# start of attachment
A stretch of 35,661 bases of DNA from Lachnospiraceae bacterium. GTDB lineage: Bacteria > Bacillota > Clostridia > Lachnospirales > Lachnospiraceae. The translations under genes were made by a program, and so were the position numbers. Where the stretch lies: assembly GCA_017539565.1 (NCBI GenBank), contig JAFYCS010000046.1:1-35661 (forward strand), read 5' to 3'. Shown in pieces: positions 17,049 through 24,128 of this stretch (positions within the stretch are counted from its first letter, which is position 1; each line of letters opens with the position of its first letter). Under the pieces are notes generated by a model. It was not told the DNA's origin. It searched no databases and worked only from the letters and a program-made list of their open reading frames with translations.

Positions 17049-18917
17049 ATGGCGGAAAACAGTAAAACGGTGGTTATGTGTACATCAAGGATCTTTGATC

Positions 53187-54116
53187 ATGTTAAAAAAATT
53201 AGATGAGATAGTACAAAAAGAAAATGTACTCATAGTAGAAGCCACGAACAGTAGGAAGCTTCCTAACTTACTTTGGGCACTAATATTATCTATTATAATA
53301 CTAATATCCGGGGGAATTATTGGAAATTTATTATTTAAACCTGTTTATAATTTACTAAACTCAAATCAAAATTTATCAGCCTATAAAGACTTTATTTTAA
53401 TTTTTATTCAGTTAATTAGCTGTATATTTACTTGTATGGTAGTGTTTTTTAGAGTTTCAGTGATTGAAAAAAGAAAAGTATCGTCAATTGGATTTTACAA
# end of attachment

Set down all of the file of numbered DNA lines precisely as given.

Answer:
A stretch of 35,661 bases of DNA from Lachnospiraceae bacterium. GTDB lineage: Bacteria > Bacillota > Clostridia > Lachnospirales > Lachnospiraceae. The translations under genes were made by a program, and so were the position numbers. Where the stretch lies: assembly GCA_017539565.1 (NCBI GenBank), contig JAFYCS010000046.1:1-35661 (forward strand), read 5' to 3'. Shown in pieces: positions 17,049 through 24,128 of this stretch (positions within the stretch are counted from its first letter, which is position 1; each line of letters opens with the position of its first letter). Under the pieces are notes generated by a model. It was not told the DNA's origin. It searched no databases and worked only from the letters and a program-made list of their open reading frames with translations.

Positions 17049-18917
17049 ATGGCGGAAAACAGTAAAACGGTGGTTATGTGTACATCAAGGATCTTTGATC

Positions 53187-54116
53187 ATGTTAAAAAAATT
53201 AGATGAGATAGTACAAAAAGAAAATGTACTCATAGTAGAAGCCACGAACAGTAGGAAGCTTCCTAACTTACTTTGGGCACTAATATTATCTATTATAATA
53301 CTAATATCCGGGGGAATTATTGGAAATTTATTATTTAAACCTGTTTATAATTTACTAAACTCAAATCAAAATTTATCAGCCTATAAAGACTTTATTTTAA
53401 TTTTTATTCAGTTAATTAGCTGTATATTTACTTGTATGGTAGTGTTTTTTAGAGTTTCAGTGATTGAAAAAAGAAAAGTATCGTCAATTGGATTTTACAA